By Stephania Romaniuk

Masters Gallery’s Ryan Green on Supporting The Orchestra and Building Art Appreciation Amongst Calgarians

Like his father before him, Calgary Philharmonic champion donor Ryan Green has a way of making people feel comfortable in a space and dissolving barriers to belonging. “His strength was in appreciating, understanding, and being there for people,” shares Ryan about his father, Rod Green. These values are now felt in the professional work, educational ventures, and very atmosphere of the fine art gallery Ryan has led since 2017. 

Masters Gallery was founded in 1976 by Peter Ohler Sr., a Grey Cup-winning quarterback for the BC Lions as well as a poet, philosopher, and English literature major. Rod was working as a marine biologist, immersed in the natural world Canadian artists were painting, when he met Peter and joined the gallery team. The two men, followed eventually by each of their sons, built a successful venture on the idea that “art need not be intimidating, and it need not break the bank.” Now one of Canada’s leading art galleries with an international reputation, Masters Gallery has helped generations of Calgarians build and curate thoughtful collections of artwork and investments, all the while serving the broader community through philanthropy. 

The gallery’s first partnership with the Calgary Philharmonic began in 1999, when the orchestra debuted its signature fine art fundraising event, Cork and Canvas. Since then, the gallery has secured select artwork for auction and appraised other fine art donations for the Orchestra. When Ryan became sole owner of Masters Gallery, he knew immediately that he wanted to continue working with the Orchestra. In fact, after attending another Calgary Phil event, he decided to pledge additional funds over several years.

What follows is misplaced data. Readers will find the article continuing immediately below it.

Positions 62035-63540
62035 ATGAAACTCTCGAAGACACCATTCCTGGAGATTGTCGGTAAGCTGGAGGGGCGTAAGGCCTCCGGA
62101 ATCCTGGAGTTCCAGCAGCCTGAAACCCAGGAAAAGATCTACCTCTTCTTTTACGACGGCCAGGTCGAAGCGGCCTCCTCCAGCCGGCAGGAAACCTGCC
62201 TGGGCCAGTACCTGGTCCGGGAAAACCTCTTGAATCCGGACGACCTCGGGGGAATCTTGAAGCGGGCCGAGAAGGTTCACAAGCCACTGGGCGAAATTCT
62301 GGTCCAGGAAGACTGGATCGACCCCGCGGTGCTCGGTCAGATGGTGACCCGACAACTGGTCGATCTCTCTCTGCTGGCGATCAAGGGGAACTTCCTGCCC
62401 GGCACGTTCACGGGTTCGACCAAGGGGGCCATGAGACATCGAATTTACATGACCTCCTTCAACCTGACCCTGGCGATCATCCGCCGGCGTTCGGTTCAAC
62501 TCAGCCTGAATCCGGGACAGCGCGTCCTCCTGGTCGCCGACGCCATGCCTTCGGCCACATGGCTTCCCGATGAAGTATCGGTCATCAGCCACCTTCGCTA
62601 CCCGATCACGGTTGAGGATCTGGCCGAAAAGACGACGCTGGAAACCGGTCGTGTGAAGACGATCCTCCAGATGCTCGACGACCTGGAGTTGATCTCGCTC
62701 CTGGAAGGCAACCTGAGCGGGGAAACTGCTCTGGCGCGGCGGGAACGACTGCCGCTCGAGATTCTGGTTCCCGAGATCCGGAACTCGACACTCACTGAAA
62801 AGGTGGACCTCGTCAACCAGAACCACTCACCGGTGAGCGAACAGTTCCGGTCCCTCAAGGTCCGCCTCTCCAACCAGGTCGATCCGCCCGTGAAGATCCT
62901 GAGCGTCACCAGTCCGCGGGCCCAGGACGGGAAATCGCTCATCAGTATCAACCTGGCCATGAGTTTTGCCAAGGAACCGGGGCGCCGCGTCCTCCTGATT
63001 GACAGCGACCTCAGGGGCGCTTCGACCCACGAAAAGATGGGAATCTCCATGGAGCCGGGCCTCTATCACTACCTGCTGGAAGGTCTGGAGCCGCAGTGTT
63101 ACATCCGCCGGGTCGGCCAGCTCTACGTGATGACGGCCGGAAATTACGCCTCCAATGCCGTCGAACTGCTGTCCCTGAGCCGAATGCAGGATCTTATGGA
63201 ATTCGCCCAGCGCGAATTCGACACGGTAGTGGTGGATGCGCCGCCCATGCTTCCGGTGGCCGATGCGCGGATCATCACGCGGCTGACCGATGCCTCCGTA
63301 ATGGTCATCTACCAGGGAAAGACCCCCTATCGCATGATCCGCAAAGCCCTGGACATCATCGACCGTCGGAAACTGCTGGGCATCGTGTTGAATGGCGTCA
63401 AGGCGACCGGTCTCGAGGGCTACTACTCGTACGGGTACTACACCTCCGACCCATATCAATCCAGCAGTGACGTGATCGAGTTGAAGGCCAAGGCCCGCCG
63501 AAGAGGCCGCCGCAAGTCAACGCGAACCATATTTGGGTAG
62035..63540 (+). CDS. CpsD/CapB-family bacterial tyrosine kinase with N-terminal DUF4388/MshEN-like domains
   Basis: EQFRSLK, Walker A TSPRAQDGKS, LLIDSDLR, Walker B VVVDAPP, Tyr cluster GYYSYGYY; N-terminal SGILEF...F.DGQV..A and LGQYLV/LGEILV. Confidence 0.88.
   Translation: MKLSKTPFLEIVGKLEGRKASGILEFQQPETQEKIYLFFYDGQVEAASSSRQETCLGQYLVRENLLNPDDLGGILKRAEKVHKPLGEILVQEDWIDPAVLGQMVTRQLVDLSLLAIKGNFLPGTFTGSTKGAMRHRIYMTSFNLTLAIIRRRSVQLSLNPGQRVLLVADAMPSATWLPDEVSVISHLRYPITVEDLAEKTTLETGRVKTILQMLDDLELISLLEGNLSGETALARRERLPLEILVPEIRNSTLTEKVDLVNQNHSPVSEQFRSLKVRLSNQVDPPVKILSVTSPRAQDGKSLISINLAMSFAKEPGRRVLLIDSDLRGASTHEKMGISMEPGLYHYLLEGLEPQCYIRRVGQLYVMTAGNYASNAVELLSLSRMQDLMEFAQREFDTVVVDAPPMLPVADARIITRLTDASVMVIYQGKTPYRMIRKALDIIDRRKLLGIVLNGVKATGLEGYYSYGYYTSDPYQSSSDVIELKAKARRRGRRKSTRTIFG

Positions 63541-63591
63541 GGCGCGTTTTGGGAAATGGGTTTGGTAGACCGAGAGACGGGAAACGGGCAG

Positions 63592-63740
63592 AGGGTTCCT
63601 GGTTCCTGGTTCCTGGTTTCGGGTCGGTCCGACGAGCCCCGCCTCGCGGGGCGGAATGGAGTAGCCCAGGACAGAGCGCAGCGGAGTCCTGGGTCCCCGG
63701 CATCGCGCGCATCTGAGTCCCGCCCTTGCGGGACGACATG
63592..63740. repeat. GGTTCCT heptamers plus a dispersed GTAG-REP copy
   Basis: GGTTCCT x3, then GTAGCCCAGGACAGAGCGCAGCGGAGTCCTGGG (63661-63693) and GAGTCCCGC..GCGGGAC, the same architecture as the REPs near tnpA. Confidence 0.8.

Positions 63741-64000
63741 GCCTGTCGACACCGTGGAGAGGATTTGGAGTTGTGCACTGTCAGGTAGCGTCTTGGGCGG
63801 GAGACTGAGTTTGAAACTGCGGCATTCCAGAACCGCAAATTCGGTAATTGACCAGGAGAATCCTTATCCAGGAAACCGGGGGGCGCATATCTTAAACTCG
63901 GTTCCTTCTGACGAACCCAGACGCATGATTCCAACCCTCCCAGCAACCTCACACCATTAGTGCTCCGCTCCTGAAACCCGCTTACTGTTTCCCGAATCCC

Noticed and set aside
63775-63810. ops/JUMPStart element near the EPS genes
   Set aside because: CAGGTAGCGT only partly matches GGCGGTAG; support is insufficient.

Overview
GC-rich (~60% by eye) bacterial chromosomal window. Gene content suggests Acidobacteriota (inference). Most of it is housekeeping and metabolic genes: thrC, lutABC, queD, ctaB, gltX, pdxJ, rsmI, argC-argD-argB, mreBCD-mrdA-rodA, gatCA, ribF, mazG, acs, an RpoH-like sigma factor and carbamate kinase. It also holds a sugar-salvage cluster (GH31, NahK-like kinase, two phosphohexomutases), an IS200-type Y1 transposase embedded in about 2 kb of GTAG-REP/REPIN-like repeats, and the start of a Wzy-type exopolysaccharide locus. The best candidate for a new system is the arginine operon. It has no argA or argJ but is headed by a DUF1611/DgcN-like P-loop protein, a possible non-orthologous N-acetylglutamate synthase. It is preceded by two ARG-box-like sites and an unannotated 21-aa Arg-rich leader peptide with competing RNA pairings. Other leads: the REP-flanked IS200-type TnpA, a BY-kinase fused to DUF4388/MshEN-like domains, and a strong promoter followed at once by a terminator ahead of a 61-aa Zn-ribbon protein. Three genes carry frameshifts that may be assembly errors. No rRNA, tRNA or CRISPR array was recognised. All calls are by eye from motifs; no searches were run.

Most recently, Masters Gallery has begun partnering with the Calgary Phil for Music to My Ears. These events are often hosted at the gallery, where Ryan collaborates with a Calgary Phil musician or conductor. Through discussions and demonstrations, they explore an arts-related theme through music and visual arts in an informal and accessible setting. The first Music to My Ears event at Masters explored Impressionism through works by both visual artists and composers. The second featured an imaginative pairing between the music of Leonard Bernstein and mid-century modern paintings by Calgarian visual artist Marion Nicoll. 

An important trailblazer, Marion Nicoll was the first female abstract artist in the province and one of the first artists whose works were shown at Masters Gallery in the 1970s. Her relationship to Peter Ohler Sr., the gallery’s founder, was so significant that on her passing in 1985, she left him all her letters. “After pouring over Marion’s letters for hours, our gallery researcher Caitlyn Rinne discovered a letter from 1958 where Marion mentioned attending a New York Philharmonic concert conducted by Bernstein. We had evidence they were in the same room. We were all so excited. It was an amazing feeling,” shares Ryan.

Since becoming more involved with the Orchestra, Ryan has had the opportunity to deepen his own burgeoning interest in classical music. “Several years ago, I had a really amazing experience in Greece, in a tholos, one of these round tombs. Somebody spoke a few words, and the sound — how it reverberated — was like nothing I’d ever heard before. This culture was about 3,000 years old. How did they understand acoustics? How did they create this space? It excites me that there is a history that relates to what the Calgary Phil is doing because you have a hall, an audience, instruments, and vibrations. All of these things are present.”

Ryan’s background and intuition in the visual arts were guided by Dr. David Bershad, a long-time professor of Renaissance art history at the University of Calgary. “He opened up a new world for me. I learned new ways of seeing and appreciating image-making and its importance for our history. Every lecture was a new discovery, and I take that sense of wonder with me every day to the gallery.”

Just as Ryan was mentored by important figures like Dr. Bershad, Peter Ohler Sr., and his own father, Ryan now serves as a mentor to the next generation of arts learners. In a partnership with the Calgary Board of Education, Ryan leads a series called Young Masters, which brings young students to Masters Gallery. “The first thing I say is, ‘I’m so glad you’re here. Just look around.’ And then we meet wherever we meet and explore what they are seeing,” Ryan explains. “We love nothing more than for people to interact with art,” Ryan shares. We couldn’t have put it better ourselves.